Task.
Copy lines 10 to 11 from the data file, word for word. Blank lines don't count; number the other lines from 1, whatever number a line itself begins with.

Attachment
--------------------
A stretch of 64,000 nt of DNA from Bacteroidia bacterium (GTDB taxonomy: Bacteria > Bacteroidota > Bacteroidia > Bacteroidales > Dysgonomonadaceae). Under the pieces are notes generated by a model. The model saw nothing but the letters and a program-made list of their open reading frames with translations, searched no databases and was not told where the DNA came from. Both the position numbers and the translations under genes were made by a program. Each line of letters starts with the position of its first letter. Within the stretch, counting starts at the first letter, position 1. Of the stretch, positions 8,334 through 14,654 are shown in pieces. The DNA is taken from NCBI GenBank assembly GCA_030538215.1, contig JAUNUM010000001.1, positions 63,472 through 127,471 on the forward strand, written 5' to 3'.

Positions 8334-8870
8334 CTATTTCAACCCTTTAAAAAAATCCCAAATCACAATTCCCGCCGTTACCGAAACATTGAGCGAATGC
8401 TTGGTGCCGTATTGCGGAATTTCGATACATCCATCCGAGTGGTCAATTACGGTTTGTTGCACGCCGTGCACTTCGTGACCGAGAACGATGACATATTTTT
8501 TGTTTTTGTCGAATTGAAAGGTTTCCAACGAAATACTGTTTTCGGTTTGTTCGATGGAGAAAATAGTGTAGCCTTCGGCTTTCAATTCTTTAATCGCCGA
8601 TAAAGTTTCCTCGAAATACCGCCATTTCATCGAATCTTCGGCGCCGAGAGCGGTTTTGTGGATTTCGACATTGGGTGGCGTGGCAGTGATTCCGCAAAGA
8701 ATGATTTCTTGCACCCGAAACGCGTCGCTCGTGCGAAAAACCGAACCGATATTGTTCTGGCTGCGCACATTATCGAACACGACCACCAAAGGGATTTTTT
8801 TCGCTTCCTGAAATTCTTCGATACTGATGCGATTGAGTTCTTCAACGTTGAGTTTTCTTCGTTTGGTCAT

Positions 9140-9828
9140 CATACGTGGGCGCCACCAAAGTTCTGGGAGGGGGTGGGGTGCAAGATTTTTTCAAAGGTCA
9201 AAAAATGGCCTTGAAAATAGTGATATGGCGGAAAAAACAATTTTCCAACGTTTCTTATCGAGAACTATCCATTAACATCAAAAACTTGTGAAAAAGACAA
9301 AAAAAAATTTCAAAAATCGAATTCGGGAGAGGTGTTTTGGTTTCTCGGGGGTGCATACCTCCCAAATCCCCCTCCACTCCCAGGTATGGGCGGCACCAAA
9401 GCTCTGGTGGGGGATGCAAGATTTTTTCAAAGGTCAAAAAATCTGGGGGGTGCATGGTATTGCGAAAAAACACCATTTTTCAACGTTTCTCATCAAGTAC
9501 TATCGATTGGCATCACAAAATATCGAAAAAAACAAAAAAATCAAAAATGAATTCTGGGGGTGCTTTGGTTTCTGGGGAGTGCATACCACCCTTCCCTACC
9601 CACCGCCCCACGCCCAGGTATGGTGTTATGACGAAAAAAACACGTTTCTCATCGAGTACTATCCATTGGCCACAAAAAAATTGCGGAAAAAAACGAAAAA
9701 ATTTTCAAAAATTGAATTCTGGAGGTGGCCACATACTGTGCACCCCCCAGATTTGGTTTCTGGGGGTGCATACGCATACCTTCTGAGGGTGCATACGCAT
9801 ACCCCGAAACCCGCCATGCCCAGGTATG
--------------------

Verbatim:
9140 CATACGTGGGCGCCACCAAAGTTCTGGGAGGGGGTGGGGTGCAAGATTTTTTCAAAGGTCA
9201 AAAAATGGCCTTGAAAATAGTGATATGGCGGAAAAAACAATTTTCCAACGTTTCTTATCGAGAACTATCCATTAACATCAAAAACTTGTGAAAAAGACAA